BREAKING: July 28, 2020 – San Diego, CA. A federal court ruling yesterday in Florida torpedoed a legal move of 3M’s plan of using a “government contractor defense” status to clear itself from tort liability from lawsuits on its allegedly defective combat earplugs. 3M based in Maplewood Minnesota stated that it developed these defective earplugs by closely working with the Army.
However, U.S. District Court Judge M. Casey Rodgers ruled that 3M lacked evidence “to establish the elements of the government contractors defense” by 3M.
The Judge stated; “The [earplug’s] design already existed — it came into existence without any input from the Army,” Rodgers wrote in the ruling. “The Army never issued a request for a design proposal for the new earplug, there was no competitive bidding process during which the Army established design details for a new earplug from interested contractors.”
3M’s lawyers issued this statement; “We remain confident the evidence will show that the CAEv2 product, which was developed in response to the U.S. military’s request and based on its own specifications and testing, was not defective and did not cause injuries.”
In our legal opinion 3M basically tried to use and put blame on the Army, and the Judge clearly saw through that argument. Read below to understand what the 3M military earplug lawsuits are about.
3M Company is facing thousands of lawsuits filed by veterans and military service members suffering from hearing loss, tinnitus, and other injuries resulting from defective combat arms earplugs used during military combat.
Those lawsuits accuse 3M of knowingly selling defective earplugs to the United States Military, which distributed them to millions of service members defending the country in combat overseas.
It has been over a year since veterans and service members began filing individual lawsuits. Here’s where the litigation stands.
Veterans and military service members who suffered injuries after using 3M’s Combat Arms Earplugs began filing lawsuits in 2018 against the company. These lawsuits accuse 3M of designing a defective product and failing to warn about its risks.
On April 3, 2019, the Judicial Panel on Multidistrict Litigation (JPML) ruled to consolidate all federally filed lawsuits in the same court. At the time, 8 actions were coordinated in the U.S. District Court for the Northern District of Florida, with U.S. District Judge M. Casey Rodgers presiding.
As of August 2019, more than 2,000 lawsuits were involved in the 3M Combat Arms Earplugs multidistrict litigation (MDL). That number is likely to rise as more veterans and service members speak out against 3M.
The lawsuits against 3M accuse the company of selling a defective product that led to hearing loss and other injuries. Many of these lawsuits involve veterans who now suffer from tinnitus, the perception of noise or ringing in the ears. Tinnitus isn’t a condition itself, but a symptom of an underlying condition, such as an injury to the ear.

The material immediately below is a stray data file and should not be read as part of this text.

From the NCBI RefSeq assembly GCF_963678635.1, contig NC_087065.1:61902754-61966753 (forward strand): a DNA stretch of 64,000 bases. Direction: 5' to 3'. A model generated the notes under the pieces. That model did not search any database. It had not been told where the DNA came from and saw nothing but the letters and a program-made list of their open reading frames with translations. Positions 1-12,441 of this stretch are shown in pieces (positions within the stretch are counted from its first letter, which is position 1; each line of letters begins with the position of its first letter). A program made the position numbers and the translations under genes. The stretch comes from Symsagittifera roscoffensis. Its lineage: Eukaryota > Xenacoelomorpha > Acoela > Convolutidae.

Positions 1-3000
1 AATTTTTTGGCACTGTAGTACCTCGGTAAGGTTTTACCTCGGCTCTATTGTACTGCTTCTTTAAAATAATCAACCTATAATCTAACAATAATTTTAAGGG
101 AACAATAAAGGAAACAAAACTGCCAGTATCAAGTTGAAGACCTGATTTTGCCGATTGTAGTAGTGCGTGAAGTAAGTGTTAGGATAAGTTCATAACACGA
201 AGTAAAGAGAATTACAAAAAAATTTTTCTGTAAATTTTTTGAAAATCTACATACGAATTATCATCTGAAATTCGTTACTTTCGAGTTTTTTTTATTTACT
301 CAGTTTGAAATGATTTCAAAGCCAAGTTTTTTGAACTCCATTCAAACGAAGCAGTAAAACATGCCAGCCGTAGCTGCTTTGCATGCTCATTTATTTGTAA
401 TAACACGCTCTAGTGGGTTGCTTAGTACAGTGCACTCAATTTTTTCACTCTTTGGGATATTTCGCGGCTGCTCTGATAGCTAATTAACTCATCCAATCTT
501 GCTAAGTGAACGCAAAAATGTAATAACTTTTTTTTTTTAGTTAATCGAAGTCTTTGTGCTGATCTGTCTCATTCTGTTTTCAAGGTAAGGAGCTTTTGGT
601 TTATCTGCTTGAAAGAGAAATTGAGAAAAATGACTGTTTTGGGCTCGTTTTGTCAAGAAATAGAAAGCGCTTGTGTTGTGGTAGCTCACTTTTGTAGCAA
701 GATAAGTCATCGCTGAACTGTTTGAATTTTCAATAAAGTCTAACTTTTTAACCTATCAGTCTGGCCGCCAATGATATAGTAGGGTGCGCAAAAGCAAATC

In order to learn more about how the earplugs worked or failed to work, U.S. District Judge Rodgers ordered to hold a “Science Day” on Aug. 26, 2019. In a pretrial order, she ruled that each side would have time to summarize their case theories in terms of the alleged product defects.
Then, up to three speakers would be allowed to present general information about the scientific aspects of the lawsuits. This included:
The minutes from Science Day had not been made publicly available as of Sept. 10, 2019.
The Minnesota-based conglomerate 3M Company made millions of dollars in a contract with the United States Military, selling earplugs used for military combat overseas. The company came under fire in 2015 when it was revealed that those earplugs, called dual-ended Combat Arms Earplugs, didn’t work.
The U.S. Department of Veterans Affairs (VA) released a study in 2015 revealing that more than 1 million veterans were receiving disability compensation for hearing loss, and another 1.6 million were receiving compensation for the hearing condition tinnitus.
In 2018, 3M agreed to pay $9,100,000 to the federal government after it was revealed the company knowingly sold defective earplugs to the military. The earplugs sold by the company were apparently too short to effectively protect soldiers’ hearing during combat. According to a lawsuit filed by the U.S. Department of Justice, 3M knew the earplugs were defective before it sold the product to the military.
Soon after the company settled with the federal government, veterans and service members began filing their own lawsuits against 3M.
3M Combat Arms Earplugs Lawsuits accuse 3M of designing a defective product and failing to warn about its potential risks.
If you or a loved one used 3M’s Combat Arms Earplugs during deployment between 2003 and 2015, you may be entitled to financial compensation. There may be significant payouts and cash settlements awarded to those affected by the product.
Call the experienced lawyers at Schmidt National Law Group today at 800-631-5656 to see if qualify for a 3M Combat Arms Earplug injury claim.
3M Combat Earplug lawsuit page updated July 28, 2020.